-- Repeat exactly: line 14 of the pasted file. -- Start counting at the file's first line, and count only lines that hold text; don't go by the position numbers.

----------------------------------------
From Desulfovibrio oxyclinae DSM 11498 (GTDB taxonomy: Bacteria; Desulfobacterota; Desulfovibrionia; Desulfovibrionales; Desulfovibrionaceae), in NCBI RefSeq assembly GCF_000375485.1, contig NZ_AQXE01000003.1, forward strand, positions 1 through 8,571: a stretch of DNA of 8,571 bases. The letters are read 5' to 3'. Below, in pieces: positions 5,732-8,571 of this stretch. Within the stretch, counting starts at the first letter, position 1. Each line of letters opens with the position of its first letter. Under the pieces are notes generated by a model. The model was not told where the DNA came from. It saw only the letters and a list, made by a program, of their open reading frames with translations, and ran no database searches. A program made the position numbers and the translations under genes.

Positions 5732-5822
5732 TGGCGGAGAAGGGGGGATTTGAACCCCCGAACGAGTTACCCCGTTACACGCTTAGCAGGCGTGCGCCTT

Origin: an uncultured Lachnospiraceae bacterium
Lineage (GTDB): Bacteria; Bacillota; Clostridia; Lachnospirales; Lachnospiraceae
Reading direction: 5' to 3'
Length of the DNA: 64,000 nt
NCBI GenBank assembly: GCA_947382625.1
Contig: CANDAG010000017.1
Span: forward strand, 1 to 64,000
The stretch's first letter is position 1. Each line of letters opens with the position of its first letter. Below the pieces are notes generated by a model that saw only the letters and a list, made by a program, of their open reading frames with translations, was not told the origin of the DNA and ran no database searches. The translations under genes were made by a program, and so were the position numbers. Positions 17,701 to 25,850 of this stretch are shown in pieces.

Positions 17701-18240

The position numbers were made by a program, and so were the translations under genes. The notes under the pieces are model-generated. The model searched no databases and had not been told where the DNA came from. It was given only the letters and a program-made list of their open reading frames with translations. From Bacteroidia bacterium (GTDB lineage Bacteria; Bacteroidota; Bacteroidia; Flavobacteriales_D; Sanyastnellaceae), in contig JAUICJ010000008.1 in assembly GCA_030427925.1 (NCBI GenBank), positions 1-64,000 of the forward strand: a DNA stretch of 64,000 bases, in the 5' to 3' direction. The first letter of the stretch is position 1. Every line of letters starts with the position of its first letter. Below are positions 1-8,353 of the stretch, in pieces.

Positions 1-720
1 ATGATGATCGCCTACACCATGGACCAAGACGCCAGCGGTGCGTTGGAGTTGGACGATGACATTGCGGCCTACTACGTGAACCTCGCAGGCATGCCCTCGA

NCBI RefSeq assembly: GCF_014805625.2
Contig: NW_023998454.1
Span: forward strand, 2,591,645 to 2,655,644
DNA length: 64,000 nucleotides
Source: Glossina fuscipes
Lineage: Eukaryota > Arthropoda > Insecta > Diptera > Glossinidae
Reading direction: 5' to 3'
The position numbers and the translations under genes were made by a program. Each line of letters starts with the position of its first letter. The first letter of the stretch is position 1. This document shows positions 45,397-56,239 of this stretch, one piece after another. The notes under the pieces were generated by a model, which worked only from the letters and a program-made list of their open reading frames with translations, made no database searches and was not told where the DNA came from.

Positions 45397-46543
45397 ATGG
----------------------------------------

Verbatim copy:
Positions 1-720